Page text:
It is true that some people might not choose to whom they are attracted, but it is equally true that some people do choose. Nothing could more obvious than this, even to supporters of SSM. How do we tell the two groups apart? Well, there is no known objective error-free way: a “gay gene” has not been discovered, nor a “bisexual gene”, nor a “cross-dressing gene.” Yet even if nobody had any choice in the matter of attraction, everybody always has a choice what to do about it. A person, for example, who claims to be “oriented” as a pedophile can choose not to pursue children, and is wise not to do so. It also does not follow—it is an invalid logical argument—that because a person has no choice in attraction that he therefore can marry the object of his attraction. The point at question is whether same-sexed people can marry each other, not whether they are “oriented” to have this or that attraction. Remind yourself: many men who have claimed to be gay have married women, and vice versa.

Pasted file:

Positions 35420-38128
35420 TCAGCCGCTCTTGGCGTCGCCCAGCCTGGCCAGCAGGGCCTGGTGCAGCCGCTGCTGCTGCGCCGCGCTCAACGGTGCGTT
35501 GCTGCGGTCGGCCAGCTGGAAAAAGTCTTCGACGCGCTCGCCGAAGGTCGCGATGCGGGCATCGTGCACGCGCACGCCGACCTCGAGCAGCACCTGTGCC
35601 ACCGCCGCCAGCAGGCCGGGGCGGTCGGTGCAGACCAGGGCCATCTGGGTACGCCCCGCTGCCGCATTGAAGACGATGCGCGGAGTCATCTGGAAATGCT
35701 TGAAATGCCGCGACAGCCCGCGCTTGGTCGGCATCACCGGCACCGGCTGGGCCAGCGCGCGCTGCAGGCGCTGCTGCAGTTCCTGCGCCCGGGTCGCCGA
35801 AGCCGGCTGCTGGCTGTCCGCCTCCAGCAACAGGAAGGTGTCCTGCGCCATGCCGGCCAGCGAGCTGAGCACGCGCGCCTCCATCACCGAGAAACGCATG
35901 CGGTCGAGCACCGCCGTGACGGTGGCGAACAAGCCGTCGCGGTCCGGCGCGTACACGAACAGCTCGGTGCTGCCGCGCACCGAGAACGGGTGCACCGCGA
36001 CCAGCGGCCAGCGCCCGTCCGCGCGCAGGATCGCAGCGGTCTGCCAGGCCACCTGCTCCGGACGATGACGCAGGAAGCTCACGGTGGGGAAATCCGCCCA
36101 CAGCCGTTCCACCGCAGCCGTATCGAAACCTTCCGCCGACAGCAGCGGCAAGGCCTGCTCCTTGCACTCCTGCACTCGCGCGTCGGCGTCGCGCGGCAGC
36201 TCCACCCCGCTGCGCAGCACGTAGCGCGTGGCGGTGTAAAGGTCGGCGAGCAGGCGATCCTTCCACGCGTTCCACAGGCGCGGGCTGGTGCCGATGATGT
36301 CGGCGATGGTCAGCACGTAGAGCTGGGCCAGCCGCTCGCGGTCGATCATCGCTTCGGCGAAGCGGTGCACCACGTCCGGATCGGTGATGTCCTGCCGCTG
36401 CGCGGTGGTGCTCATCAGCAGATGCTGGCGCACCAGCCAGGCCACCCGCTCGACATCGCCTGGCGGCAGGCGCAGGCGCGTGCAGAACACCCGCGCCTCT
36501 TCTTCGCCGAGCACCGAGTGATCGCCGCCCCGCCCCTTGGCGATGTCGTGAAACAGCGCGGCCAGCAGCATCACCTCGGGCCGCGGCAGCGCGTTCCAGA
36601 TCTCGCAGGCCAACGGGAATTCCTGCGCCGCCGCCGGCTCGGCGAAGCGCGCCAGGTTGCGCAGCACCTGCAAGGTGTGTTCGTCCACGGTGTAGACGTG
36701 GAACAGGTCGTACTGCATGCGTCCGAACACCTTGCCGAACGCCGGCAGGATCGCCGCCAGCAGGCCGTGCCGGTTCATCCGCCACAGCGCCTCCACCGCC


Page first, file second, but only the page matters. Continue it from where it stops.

I see your blood rising. Are you saying gays are the same as pedophiles!? No, and only a simpleton would (and will) make that claim. What’s this about pedophilia being an “orientation”? Well, isn’t it? Many academics now make that claim (yes). How do we ascertain if desiring sexual intercourse with children is purely a choice? How could we ascertain whether any person’s sexual preferences are purely a choice, or are built-in, biologically speaking? Not too easy, maybe impossible, as the search for “orientation” genes shows. What we do have are people saying they are attracted to children, that they can’t help themselves, that they are just “that way.” Do they therefore have the right to marry infants? Surely not. Yet you must claim they do have this right if you claim the right that homosexuals should marry those to whom they are sexually attracted. If you say homosexuals are somehow different, you must then say why, but you haven’t, by your own admission, anything more to offer why they are different save their self-acknowledged attraction. What of bisexuals? They claim orientation toward both sexes. Therefore, assuming fairness and equality, a bisexual must be allowed marry both a man and a woman simultaneously. Would the spare man and woman married to the bisexual also be married to each other?